In my childhood, I had a collection of Matchbox cars thanks to my mother. One of the cars I had was a beautiful green muscle car; it was almost a forest green but edging toward olive, with a million micro-sparkles that made the color pearlescent and shiny. I loved that car so much because of that specific color; it’s practically indescribable.  These days, when I see Jeep Wranglers with that almost same green color, it takes me right back to my childhood, back to that Matchbox car, and all the memories associated with it. The color anchored me to that memory.

Juggling Color

Like smell, color is often a strong trigger of memory, and emotions are connected to them. It’s no accident that we fall in love with colorful photographs, and have favorite colors. While smell is quite literally hardwired into the brain, color preferences are largely preferential and learned by cultural norms. When it comes time to pick out colors for a wardrobe, or a set, it’s a very subjective thing, not only because of our own preferences, but what we’ve learned from a young age.

Color Theory is a craft, based on the science of absorptive or transmissive properties of light. But color is also something that you have to play with to see how it works, and where it fits, and besides wardrobe, set design, or anything else, photographers love to use what are called “gels” to infuse color into a scene.

I want to show you a few ways I’ve used colored gels to create a different looks and moods. One way color comes into a photograph is by the light that is available as-is. Another way is to introduce extra light and color that we have more control over by changing how the camera sees that light, or by how we want that light to be portrayed. That’s done with flash, LEDs, and other light sources we add into a scene.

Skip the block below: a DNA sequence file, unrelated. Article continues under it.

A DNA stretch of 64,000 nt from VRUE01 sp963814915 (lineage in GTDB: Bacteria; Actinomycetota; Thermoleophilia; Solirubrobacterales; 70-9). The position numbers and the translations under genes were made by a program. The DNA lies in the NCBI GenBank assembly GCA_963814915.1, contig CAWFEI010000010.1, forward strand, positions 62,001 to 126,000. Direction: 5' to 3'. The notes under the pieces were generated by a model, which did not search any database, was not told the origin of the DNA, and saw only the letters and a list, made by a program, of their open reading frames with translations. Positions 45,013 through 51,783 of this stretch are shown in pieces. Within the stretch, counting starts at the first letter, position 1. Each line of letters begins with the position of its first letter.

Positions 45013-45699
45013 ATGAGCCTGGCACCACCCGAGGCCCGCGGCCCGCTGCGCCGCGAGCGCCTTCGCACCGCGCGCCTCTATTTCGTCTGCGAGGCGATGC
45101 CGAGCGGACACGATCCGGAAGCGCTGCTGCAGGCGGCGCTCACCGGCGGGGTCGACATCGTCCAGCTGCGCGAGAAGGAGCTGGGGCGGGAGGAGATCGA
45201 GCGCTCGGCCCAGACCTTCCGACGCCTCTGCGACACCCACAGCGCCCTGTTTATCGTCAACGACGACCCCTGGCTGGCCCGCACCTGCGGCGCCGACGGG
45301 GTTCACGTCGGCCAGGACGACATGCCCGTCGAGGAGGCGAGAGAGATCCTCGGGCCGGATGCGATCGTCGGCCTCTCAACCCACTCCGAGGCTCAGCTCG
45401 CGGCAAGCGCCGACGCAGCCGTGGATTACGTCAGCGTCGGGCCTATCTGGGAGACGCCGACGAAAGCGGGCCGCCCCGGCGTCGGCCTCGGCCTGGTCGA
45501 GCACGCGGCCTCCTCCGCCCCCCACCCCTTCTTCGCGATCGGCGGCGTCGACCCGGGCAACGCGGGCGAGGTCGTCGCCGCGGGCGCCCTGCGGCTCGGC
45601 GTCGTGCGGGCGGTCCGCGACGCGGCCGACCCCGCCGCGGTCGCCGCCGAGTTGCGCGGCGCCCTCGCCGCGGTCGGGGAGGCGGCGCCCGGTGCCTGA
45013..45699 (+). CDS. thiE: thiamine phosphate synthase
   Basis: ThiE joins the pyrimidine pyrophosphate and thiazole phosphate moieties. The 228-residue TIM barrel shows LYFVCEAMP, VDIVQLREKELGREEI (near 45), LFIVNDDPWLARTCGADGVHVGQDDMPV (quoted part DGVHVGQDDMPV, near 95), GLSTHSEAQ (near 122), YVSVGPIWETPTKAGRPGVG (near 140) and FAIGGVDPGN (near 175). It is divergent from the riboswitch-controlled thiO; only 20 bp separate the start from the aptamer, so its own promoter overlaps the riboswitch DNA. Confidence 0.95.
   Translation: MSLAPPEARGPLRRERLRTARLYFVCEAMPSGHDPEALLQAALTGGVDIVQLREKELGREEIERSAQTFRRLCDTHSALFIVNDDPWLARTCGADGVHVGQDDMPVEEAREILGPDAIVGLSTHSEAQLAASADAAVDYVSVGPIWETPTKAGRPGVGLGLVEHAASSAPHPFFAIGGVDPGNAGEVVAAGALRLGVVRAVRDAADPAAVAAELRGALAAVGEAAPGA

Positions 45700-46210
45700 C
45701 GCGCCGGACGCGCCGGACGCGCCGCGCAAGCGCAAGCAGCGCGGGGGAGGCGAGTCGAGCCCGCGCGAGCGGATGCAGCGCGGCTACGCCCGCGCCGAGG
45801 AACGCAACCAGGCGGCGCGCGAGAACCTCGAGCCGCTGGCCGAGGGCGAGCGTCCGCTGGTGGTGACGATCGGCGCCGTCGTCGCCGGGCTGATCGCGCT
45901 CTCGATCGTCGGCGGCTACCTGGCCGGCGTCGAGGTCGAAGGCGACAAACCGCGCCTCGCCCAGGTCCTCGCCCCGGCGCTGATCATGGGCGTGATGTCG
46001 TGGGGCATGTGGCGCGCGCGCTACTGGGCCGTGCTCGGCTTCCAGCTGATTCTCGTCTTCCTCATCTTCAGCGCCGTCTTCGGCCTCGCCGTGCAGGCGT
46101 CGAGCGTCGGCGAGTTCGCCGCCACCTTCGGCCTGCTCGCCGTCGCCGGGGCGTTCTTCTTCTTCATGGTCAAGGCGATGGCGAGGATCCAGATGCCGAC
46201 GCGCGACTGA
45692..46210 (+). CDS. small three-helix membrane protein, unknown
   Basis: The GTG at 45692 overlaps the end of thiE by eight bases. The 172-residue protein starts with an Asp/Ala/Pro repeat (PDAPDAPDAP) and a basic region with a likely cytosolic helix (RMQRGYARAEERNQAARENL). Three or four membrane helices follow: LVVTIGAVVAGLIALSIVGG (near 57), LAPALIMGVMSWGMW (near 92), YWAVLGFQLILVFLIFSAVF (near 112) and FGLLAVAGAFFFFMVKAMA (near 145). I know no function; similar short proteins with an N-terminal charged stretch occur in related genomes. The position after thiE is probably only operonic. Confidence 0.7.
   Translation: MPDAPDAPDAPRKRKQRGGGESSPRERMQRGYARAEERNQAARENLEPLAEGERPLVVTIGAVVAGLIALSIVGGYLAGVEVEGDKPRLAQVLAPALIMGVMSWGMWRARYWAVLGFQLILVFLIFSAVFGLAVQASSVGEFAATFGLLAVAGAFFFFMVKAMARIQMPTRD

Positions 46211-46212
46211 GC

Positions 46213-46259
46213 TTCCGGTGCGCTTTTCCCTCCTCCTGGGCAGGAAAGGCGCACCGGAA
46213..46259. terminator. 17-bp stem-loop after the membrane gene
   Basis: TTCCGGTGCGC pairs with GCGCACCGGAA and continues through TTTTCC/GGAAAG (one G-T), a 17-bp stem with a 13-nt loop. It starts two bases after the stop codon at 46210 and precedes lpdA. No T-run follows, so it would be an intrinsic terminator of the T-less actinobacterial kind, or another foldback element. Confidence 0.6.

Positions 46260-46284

White Balance

Creative control over an image requires an understanding of the properties of light. Digital cameras make it easier to learn and for faster trial and error cycles. In the age of digital, changing the color of light is much easier than it was in the days of film, when you had to go through some acrobatics because of the way film saw light, and the way it responded to certain kinds of light. There was no such thing as white balance for film cameras.

With digital, however, you can change white balance, or the amount of red, green, blue, yellow, and magenta that the camera sees, and interprets onto the final image. Most digital cameras come with a a number of white balance settings: auto, daylight, tungsten, fluorescent, custom from a sample image, and ultra-custom via manual adjustments. I usually leave the white balance on auto unless I have a specific need, but you can purposely use the wrong white balance to create effects or cancel unwanted color casts.

I’m Gellin’

Back to gels. Gels are colored acetate, and come in a wide variety of colors. I have become a great fan of using colored gels in front of my light source to render mood, and give an otherwise drab image some pop.

Below are some examples of how added color can work in a photo. Let’s  walk through them.

Pink Silk Dress

Take this image of the young woman in the fuschia dress. She brought various pieces of wardrobe to her portrait session, and I chose this dress among the 3 or 4 she had. I love the bright color, I think it goes great with her fair skin, and it really calls attention to her as the subject. I thought that in order to do justice to the dress, which she confided was quite expensive, we needed to do something to help the viewer appreciate it, because she seemed particularly proud of owning it.